THE NEW European commissioner for education, Viviane Reding promises to boost EU support for school exchanges abroad.
The Luxembourger also said she would maintain the European Commission's strict line on mutual recognition of teaching diplomas across the EU - at a time when Brussels is embarking on a legal battle against France over its restrictions on employing other EU teachers.
Mrs Reding's appointment was confirmed by the European Parliament last week. Addressing a special hearing of MEPs, she promised to use her powers to encourage student and teacher exchanges, exchange networks for training, and mutual recognition of diplomas to bring about a European "educational and cultural space".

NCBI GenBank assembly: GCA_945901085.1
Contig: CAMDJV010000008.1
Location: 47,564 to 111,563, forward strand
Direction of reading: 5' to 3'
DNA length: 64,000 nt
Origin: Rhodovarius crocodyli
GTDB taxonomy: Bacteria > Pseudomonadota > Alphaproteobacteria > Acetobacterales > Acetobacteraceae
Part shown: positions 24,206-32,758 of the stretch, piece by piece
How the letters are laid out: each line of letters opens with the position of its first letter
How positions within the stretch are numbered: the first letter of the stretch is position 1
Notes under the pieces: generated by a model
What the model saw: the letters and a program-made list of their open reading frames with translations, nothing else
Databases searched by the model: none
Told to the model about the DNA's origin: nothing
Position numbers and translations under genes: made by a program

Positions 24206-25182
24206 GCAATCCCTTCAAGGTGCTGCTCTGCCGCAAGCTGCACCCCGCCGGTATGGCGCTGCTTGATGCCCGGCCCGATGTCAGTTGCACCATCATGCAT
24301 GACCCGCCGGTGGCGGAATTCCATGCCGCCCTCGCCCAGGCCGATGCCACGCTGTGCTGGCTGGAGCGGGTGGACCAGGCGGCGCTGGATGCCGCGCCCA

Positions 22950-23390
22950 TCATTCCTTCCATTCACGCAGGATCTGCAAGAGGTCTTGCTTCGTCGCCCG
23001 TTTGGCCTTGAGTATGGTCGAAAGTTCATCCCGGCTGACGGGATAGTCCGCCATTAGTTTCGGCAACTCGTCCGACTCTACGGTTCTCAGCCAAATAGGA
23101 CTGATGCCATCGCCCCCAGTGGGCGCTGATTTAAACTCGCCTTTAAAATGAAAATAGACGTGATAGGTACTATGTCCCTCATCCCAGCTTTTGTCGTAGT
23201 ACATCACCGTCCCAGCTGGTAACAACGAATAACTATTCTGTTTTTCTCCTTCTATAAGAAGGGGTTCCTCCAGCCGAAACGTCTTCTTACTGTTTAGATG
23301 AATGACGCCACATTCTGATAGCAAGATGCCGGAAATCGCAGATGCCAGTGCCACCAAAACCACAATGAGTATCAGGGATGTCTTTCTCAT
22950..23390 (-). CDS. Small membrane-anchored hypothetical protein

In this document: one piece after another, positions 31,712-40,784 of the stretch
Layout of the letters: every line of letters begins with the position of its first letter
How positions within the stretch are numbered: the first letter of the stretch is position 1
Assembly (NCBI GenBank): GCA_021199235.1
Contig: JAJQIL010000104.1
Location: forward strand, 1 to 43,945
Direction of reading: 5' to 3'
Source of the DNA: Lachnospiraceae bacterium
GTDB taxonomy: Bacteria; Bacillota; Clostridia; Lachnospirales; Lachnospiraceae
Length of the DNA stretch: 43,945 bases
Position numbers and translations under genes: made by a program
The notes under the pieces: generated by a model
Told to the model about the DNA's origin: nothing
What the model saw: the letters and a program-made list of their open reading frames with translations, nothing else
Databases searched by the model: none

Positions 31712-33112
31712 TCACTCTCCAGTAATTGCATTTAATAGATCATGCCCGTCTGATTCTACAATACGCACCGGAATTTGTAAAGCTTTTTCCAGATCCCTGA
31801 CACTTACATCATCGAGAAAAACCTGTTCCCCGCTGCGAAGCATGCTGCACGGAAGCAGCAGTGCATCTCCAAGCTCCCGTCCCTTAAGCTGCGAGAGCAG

She also suggested that the commission could help ease exchanges with schools outside the union, saying there should be "no geographical bar to the free movement of students."
There were few signs of opposition to her appointment at the parliamentary hearing in Strasbourg, where MEPs were clearly relieved by assurances that the 48-year old former Euro-MP and newspaper columnist was untainted by personal scandal and held no provocative views on education.
She also stressed that she would encourage the teaching of minority languages and local and regional cultures within Europe, saying there was "no dominant culture", and that the union's wealth was in its diversity.